Monday, 6 August 2012
a day at the Olympics
There's so much coverage of the actual Olympics, but less on the spectator experience, so I thought I'd mention a few impressions from the journey to the park and within.
It's in the context that central London has received a makeover and that many familiar routes have been changed. This has been happening over many weeks, with both road closures and even pedestrian route closures, especially around the Westminster central area.
It makes it worth a few minutes of extra thought to consider the route to the main venue.
Our journey on Sunday was a case in point, because of bridge and road closures over much of the central area. My satnav had red cross roadblocks all over it. This was a consequence of the women's marathon, which was right through the centre so we routed east to Tower Bridge to cross the Thames. Excitingly, until we dropped off the car, we could also use the Olympics Lanes which had were switched off for a while.
With the combination of increasing traffic and tube lines being busy, it made more sense to take a main line train out to Stratford, a single stop from Liverpool Street.
I haven't used that line for a long time and there's a great view of the whole complex that slides into view as the train halts.
Five minutes of walking through tunnels with a left/right decision to shops or Olympics and then into the noticably international world of the games park.
Very multi-lingual announcements, smiley-smiley people everywhere and a walk through a crowd to the main entrances, manned by friendly Commandos operating the security system. They were in their camouflage uniforms with the addition of little shoulder badges in Olympic colours.
Then inside the park.
It's huge area like one of the bigger Disney parks in Florida. Immediately ahead is the main stadium seen in the opening ceremony and to its side the improbably squirmy Orbit tower.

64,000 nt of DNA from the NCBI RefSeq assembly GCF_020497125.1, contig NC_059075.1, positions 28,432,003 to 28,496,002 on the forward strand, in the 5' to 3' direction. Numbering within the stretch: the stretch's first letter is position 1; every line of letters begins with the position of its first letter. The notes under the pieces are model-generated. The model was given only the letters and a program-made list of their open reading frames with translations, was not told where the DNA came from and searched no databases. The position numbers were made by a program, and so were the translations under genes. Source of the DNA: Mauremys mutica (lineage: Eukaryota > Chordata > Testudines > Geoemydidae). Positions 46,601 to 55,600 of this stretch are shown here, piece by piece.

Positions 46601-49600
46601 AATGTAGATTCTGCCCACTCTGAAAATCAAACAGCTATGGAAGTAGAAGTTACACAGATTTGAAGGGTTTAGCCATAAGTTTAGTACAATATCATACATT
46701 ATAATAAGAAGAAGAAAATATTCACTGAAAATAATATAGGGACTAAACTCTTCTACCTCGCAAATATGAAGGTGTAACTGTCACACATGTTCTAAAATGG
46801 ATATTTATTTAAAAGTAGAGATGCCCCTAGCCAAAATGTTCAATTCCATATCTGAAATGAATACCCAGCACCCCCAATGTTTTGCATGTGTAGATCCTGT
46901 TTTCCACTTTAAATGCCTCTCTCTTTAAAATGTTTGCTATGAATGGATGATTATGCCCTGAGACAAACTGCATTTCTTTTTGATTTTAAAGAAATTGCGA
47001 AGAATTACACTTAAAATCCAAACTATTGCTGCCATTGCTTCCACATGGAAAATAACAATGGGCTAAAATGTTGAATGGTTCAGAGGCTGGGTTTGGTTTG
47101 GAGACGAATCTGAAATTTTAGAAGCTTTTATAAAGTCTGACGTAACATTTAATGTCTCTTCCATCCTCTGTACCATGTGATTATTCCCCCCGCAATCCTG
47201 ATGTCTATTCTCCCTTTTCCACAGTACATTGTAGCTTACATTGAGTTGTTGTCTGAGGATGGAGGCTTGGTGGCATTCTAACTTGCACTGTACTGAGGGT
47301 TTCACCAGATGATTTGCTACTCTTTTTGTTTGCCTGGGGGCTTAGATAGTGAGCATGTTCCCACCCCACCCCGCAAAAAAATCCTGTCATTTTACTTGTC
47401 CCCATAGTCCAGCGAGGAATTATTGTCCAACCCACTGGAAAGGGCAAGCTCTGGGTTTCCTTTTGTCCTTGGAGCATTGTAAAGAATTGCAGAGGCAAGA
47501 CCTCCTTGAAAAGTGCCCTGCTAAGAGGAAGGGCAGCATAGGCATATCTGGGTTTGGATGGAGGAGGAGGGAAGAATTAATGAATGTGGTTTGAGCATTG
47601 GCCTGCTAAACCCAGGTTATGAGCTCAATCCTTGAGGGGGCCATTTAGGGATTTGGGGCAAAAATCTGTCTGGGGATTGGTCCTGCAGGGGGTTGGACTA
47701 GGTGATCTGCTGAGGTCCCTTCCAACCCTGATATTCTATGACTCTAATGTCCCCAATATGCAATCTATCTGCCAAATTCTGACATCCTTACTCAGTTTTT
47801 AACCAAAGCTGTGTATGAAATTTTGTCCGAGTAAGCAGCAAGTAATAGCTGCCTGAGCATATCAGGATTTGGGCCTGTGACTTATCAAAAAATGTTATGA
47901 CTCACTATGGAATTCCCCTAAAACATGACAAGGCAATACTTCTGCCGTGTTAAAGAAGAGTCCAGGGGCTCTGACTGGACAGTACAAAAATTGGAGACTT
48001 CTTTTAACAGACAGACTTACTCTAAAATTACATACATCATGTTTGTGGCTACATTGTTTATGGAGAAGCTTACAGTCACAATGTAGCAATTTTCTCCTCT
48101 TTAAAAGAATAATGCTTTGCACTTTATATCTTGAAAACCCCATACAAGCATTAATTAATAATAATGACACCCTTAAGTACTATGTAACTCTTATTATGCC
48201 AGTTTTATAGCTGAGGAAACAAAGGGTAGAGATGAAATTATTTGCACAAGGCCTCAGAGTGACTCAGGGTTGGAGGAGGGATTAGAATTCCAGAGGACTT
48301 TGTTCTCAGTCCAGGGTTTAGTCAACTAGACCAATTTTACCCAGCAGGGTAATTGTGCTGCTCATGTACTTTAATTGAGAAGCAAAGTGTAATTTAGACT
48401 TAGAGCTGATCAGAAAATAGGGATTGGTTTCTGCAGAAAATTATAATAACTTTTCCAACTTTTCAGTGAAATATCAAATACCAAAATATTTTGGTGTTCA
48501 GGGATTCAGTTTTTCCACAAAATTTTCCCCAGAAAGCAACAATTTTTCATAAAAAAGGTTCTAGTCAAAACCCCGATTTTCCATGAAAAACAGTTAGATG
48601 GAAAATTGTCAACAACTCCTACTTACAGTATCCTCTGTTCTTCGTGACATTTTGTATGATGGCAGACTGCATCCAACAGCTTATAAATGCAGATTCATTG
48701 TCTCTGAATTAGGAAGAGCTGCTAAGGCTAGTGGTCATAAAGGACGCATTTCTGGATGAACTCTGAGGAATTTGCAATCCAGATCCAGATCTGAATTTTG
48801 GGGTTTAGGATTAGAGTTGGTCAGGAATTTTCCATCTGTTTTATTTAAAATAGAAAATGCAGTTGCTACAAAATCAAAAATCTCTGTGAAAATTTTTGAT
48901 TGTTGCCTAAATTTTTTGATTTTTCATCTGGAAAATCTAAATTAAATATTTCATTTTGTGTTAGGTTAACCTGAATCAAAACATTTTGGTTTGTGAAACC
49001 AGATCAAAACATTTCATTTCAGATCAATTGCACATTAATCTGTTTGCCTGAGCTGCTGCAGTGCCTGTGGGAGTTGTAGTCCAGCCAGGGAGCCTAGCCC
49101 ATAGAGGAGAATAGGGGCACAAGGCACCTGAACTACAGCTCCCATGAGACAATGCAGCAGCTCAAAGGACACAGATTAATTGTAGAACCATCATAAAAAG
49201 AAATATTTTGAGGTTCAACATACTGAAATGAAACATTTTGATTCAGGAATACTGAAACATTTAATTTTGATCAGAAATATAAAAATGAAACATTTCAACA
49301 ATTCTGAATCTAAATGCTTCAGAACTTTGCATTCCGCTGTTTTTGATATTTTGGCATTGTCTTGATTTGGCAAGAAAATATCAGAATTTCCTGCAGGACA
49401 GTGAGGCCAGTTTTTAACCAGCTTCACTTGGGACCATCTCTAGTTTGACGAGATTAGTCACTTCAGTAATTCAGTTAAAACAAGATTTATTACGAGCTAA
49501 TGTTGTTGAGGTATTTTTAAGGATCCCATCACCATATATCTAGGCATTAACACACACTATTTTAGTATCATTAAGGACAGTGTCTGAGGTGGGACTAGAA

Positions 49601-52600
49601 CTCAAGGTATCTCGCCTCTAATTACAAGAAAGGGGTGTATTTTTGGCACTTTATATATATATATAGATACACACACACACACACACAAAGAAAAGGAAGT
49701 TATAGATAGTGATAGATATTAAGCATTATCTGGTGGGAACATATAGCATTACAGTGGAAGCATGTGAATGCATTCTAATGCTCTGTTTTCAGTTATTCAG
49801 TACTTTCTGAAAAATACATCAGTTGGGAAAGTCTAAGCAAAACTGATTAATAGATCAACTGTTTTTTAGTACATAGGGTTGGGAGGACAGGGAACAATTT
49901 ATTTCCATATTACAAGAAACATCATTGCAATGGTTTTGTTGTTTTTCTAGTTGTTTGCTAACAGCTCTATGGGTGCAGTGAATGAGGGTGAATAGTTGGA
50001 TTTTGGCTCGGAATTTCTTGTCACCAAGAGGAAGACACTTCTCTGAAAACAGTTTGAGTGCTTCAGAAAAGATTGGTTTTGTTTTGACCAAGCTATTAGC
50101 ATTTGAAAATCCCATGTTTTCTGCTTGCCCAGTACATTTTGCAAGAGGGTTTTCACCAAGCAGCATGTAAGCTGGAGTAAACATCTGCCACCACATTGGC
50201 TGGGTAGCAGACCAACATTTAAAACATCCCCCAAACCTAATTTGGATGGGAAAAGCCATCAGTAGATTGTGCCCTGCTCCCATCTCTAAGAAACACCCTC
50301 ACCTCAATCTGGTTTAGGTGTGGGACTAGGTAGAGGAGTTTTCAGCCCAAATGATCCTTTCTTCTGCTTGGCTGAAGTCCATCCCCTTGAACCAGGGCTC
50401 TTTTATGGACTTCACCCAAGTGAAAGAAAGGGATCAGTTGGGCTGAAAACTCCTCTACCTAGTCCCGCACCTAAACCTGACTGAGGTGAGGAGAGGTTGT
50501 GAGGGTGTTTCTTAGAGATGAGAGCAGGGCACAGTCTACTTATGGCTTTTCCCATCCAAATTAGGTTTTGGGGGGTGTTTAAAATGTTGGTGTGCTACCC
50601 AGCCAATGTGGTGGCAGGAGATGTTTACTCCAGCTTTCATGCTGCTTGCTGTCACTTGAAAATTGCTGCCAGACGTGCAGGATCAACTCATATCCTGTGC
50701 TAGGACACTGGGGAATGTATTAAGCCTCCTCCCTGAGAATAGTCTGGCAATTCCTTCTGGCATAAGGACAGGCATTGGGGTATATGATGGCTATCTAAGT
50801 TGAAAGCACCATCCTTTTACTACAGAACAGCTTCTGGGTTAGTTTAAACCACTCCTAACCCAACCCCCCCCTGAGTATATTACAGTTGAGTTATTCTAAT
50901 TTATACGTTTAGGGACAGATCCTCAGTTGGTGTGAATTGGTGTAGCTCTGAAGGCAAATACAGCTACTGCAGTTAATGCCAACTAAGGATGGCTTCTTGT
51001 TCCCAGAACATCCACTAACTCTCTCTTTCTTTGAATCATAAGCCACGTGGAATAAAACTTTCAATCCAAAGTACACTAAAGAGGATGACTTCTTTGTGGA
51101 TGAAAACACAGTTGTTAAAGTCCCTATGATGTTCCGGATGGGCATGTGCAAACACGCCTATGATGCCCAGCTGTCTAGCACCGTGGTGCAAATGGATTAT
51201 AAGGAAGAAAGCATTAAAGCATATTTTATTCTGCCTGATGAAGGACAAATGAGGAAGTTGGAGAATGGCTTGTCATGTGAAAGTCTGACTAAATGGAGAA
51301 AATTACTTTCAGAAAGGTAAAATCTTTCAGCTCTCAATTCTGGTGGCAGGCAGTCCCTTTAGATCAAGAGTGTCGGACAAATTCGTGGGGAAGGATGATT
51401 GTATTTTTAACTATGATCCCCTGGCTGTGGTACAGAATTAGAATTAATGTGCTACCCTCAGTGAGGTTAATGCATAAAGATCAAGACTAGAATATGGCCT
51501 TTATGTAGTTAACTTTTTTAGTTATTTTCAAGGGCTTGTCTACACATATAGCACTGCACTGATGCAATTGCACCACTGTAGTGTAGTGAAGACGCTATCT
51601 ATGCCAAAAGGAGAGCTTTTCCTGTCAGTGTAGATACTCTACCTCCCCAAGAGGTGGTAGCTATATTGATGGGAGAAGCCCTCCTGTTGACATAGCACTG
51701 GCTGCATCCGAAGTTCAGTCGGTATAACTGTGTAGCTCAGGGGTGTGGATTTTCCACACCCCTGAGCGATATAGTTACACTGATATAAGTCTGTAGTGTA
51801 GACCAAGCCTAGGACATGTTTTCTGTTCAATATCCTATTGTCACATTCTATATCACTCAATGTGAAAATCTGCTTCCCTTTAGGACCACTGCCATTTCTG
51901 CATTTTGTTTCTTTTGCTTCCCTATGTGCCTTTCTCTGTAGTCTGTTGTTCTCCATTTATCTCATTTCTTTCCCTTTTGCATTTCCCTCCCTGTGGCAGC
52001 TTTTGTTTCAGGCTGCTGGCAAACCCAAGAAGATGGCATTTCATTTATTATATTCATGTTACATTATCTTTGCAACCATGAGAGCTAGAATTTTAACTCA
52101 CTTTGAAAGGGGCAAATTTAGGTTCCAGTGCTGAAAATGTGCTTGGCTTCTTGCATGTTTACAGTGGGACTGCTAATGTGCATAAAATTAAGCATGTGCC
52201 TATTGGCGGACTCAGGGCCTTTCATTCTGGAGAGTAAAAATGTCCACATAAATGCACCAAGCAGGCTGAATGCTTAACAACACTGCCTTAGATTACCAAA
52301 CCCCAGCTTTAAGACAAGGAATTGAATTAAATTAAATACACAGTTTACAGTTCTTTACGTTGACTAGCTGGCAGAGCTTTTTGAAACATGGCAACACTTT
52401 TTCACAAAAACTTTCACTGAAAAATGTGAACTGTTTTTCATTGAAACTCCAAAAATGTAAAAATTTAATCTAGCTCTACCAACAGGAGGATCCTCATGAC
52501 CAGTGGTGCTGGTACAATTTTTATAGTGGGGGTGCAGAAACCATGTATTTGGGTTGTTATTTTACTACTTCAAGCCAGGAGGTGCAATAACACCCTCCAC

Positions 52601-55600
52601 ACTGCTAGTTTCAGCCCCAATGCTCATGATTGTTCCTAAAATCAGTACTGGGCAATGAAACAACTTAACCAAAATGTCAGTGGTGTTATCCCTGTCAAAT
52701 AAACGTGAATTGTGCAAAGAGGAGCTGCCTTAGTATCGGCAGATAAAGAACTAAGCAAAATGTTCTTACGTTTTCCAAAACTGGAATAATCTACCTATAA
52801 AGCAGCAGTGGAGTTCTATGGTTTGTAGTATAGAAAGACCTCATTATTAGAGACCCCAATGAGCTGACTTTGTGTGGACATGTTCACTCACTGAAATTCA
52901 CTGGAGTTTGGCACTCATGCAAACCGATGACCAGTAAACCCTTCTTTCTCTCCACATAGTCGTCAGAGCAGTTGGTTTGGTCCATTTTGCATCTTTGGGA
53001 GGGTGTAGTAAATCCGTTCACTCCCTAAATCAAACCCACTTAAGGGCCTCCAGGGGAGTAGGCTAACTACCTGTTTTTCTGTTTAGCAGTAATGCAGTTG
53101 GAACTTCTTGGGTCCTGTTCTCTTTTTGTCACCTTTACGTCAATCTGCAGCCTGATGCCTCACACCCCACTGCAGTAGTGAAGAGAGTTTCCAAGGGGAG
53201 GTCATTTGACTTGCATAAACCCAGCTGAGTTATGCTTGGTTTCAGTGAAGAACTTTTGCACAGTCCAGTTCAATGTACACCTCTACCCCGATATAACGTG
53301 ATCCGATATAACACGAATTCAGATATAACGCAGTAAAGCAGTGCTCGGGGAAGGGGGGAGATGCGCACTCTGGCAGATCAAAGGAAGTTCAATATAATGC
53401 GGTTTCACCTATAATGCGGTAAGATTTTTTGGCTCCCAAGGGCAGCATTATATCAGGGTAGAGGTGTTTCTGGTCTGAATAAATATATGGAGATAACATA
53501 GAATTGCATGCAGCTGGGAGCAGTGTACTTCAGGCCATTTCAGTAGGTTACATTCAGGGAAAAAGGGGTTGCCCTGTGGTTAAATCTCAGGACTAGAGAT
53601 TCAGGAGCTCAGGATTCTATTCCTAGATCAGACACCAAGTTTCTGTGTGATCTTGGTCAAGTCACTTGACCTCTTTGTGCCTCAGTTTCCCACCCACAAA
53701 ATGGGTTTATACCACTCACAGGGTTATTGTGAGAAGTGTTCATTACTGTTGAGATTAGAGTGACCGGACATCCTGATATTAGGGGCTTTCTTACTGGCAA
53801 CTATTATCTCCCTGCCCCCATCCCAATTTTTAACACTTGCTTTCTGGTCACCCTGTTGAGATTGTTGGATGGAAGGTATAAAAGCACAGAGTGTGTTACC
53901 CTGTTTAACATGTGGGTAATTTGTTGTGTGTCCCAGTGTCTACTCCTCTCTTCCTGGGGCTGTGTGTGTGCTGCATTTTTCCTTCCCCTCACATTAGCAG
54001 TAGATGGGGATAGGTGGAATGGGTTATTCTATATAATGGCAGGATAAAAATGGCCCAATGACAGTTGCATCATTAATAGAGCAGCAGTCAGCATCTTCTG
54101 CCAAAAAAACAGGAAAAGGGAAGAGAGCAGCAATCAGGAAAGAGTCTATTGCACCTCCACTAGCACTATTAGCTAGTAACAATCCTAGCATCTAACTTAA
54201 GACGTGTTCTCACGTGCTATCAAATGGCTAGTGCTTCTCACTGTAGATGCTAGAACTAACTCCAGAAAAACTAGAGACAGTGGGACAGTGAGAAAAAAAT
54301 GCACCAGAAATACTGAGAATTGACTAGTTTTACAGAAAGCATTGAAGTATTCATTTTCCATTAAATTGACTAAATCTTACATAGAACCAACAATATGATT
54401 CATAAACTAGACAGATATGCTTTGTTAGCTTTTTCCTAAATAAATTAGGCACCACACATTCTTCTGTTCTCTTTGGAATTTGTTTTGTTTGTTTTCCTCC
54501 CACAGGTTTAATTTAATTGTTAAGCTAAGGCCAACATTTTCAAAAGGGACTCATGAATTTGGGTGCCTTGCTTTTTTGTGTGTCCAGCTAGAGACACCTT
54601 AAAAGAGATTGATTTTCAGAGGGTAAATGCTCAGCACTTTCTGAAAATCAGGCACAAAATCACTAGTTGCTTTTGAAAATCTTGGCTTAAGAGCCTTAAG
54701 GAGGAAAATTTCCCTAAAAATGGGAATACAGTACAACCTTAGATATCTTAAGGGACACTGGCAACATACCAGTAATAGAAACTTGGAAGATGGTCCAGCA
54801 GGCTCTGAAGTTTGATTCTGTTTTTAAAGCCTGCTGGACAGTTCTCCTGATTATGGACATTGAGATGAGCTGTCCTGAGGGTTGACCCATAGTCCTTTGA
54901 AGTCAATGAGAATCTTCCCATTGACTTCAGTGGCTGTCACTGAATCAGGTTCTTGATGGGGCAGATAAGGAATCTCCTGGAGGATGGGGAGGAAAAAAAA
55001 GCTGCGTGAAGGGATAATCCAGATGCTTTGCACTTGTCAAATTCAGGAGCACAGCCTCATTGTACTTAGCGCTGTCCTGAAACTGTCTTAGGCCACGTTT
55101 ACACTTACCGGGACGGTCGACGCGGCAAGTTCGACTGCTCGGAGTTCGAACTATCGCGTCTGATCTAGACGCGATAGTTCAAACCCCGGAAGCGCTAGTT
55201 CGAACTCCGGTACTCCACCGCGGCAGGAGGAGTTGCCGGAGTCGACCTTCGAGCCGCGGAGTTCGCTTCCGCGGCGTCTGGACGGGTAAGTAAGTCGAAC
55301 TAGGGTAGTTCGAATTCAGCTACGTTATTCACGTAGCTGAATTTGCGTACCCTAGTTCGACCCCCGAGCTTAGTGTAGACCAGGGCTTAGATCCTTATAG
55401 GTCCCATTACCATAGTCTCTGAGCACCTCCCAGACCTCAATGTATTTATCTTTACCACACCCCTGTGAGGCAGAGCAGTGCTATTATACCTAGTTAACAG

The sleek Aquatic centre is nearby across a bridge after a walk through a prettily assembled garden. In the other direction are other stadiums, but they are so far away as to be out of sight.
Beyond the Orbit is a large McDonald's - one of the more obvious signs of sponsorship, but although large, it turns out to be the small one, comparatively dwarfed by the other one further towards the centre of the park. I generally didn't find the sponsorship presence in the park overbearing. It was there, via various buildings and exhibits, but not overstated.
We skipped the McD experience instead trying other food from the smaller serveries dotted around. I was mildly surprised by the pricing which seemed very fair in such a venue with mainly simple food that was pleasant and even felt like good value.
The Megastore is the Olympics 2012 warehouse shopping experience for tee-shirts and mementos (OK, we were already in Team GB attire). Amusingly the Union Flags for Great Britain had completely sold out - as indeed had many of the other Team GB clothing items. This is only half way through the event, so presumably there are more supplies somewhere.
From the store it is a short walk to the broadcast hub being used by the BBC. It's on a stack of freightliner containers, which reminded the East Londoner in me that Stratford once had a huge freightliner terminal on part of the Olympics site. Temple Mills, I think it was called and I recollect that the original Temple Mill (an actual mill) was built by the Knights Templars back in the 1100s.
But back to the plot.
From this more central area it is possible to see the fabulous Velodrome, the Riverbank Arena (where the hockey is played), the basketball arena and the still distant BMX stadium.
Across from the basketball arena is the Olympic Village, where the athletes live and it is possible to see various flags and captions displayed on the outside of the different apartment blocks.
I haven't mentioned the noise, but even from the vast thoroughfares, there's a continuous surround sound of roars from the different venues, and every so often an extra loud one for something amazing.
Inside the venues, the flags and cacophony continues, with a notable increase for anything from Team GB. If there's a gap in proceedings, for some of the events there is also extra razzmatazz from dancers or other acts.
Whilst we were there I think the entire Park stopped for the Usain Bolt 100 Metres final. First silence and then a huge roar as he crossed the finish line.
There could be no doubt of the winner of that event, nor of the clear success of the whole Olympic staging.